They had a similar problem with smoke and flames in A Message to Jordan. At 2:05, the fire suddenly begins avoiding two cage bars (green arrow), and the flames inside the cage appear behind the structure (red arrow). Also, the smoke stops obscuring the bars of the top right front of the cage. The view of those bars becomes crystal clear.
Filmmakers and terrorism experts agree that the Islamic State film A Message Signed with Blood to the Nation of the Cross—the Islamic State murder of Egyptian Coptic Christians—is fake. Much of it was shot in front of green screens, resulting in anomalies such as the giant terrorists, afterimages, and color flares seen in the screen grab below (red arrows).
A color flare (green arrow) appears in A Message to Jordan, indicating that some of the video was shot in front of a green screen.
Healing the Believers’ Chests also shows the shadow of the director (green arrow).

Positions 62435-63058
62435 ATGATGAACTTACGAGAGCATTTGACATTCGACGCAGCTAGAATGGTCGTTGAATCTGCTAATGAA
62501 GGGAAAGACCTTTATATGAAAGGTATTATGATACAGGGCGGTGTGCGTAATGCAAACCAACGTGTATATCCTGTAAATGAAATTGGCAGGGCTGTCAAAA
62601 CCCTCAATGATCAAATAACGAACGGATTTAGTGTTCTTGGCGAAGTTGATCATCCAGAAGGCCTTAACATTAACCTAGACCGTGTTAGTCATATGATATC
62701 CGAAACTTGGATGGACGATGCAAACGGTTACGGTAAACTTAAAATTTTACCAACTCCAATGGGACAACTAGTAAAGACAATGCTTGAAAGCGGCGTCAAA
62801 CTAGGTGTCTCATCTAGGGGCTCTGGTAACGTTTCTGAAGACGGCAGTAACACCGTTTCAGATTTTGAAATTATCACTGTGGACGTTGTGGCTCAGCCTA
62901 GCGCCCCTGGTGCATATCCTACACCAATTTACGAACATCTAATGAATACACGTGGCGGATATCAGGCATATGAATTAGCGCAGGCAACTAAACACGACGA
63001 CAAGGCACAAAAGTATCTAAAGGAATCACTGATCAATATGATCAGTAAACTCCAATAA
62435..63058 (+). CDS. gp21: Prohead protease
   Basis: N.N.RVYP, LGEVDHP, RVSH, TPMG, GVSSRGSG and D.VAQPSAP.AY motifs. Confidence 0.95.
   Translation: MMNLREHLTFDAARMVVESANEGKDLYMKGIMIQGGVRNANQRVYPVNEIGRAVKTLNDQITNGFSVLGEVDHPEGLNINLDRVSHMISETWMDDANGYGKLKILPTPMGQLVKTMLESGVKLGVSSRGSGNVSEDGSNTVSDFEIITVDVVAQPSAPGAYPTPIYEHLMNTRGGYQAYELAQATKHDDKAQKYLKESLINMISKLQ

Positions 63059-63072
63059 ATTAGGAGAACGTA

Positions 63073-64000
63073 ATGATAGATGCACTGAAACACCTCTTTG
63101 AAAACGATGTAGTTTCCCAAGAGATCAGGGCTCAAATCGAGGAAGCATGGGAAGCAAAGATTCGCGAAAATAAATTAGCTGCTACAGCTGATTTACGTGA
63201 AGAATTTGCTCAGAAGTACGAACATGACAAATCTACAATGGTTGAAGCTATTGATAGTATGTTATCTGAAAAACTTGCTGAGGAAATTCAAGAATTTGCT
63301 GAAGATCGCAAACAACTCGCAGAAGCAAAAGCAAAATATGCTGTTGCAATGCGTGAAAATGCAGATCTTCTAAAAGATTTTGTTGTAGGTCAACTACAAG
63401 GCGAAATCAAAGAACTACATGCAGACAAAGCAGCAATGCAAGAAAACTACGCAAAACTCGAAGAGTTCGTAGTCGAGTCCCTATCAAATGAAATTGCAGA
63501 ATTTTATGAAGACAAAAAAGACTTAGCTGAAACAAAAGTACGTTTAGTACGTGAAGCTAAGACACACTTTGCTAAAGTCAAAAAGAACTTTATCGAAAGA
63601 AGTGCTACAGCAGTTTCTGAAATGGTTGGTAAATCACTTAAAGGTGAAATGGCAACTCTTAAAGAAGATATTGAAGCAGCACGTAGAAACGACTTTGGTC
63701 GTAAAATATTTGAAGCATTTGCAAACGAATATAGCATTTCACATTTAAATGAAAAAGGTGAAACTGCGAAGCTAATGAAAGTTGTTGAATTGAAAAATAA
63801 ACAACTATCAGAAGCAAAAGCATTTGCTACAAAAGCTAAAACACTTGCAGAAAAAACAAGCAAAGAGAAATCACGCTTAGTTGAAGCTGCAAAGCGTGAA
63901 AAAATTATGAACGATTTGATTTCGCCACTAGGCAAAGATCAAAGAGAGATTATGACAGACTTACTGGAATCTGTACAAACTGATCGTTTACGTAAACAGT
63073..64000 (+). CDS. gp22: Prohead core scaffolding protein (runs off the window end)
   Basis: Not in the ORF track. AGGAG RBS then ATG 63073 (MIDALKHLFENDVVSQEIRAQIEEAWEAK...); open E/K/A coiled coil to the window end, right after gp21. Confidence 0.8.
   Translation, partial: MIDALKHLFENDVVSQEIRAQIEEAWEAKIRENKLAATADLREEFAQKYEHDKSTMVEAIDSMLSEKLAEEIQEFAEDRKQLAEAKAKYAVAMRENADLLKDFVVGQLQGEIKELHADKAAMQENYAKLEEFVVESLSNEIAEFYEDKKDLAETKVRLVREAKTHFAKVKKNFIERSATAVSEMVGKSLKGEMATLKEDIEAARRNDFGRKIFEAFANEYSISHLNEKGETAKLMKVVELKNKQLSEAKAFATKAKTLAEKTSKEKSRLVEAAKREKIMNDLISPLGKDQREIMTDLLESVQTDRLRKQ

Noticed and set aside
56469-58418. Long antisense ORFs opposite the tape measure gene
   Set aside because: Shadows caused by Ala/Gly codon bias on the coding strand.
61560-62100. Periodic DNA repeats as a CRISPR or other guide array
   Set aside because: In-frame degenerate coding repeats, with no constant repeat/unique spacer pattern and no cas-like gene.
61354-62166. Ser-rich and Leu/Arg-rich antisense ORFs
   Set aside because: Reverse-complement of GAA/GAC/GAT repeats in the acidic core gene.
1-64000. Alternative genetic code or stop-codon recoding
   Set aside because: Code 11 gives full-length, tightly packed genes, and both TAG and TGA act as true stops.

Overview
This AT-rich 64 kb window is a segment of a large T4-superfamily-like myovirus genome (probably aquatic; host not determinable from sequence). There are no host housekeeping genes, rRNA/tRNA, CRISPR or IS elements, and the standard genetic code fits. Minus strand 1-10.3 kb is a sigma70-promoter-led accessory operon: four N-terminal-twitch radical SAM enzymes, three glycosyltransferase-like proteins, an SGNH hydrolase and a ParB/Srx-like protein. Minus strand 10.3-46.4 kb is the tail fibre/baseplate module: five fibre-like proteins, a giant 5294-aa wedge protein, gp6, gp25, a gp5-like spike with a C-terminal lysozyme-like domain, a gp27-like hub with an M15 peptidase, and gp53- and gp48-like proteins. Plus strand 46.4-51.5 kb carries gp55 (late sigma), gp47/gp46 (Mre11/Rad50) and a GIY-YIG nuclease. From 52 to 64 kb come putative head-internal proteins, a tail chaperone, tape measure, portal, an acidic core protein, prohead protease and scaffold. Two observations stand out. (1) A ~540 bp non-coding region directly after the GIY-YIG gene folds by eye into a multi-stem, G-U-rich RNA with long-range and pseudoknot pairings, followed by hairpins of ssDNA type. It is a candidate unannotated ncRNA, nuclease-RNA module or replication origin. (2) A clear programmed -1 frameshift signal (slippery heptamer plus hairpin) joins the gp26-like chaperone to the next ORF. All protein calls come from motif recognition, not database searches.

He holds a small, rectangular object in his left hand and makes large, circular motions with his right.
Here’s how a major Hollywood studio renders flames in CGI.
Compare the image above to Islamic State CGI.
In high resolution, you can see that the Islamic State flames are shoddy daubs of color—dots, squiggles and what looks like neon tubing on the legs.
After the many takes were filmed, Lieutenant al-Kasabeh was shot in the right side of the forehead with a pistol. He was killed while he was in a kneeling position, in order to try and maintain continuity with the “burning” footage. The bullet wound (green arrow) is clearly seen in Healing the Believers’ Chests. WARNING: PHOTOS OF AN ACTUAL DEAD, BURNED BODY.
As he falls back, a thick, pink stream is seen flowing from his nose (red arrow).
He was shot by a man standing in front of him; the bullet entered his skull at a steep, downward angle, piercing his sinuses. The fatal gunshot is the source of the blood and other material flowing from his nose.
Lieutenant al-Kasasbeh was killed before his body was burned. Corpses that are burned assume the “pugilistic posture,” meaning the arms are held in front of the body, bent at the elbows. As can be seen in Healing the Believers’ Chests, Lieutenant al-Kasasbeh’s arms are spread. They were tied to the cage bars (red arrows) to keep him in the position required. That explains why his wrists are bent: The backs of his hands were pressed against the cage bars. It’s not possible that the burning caused both hands to randomly end up in perfect alignment with two bars. They were tied.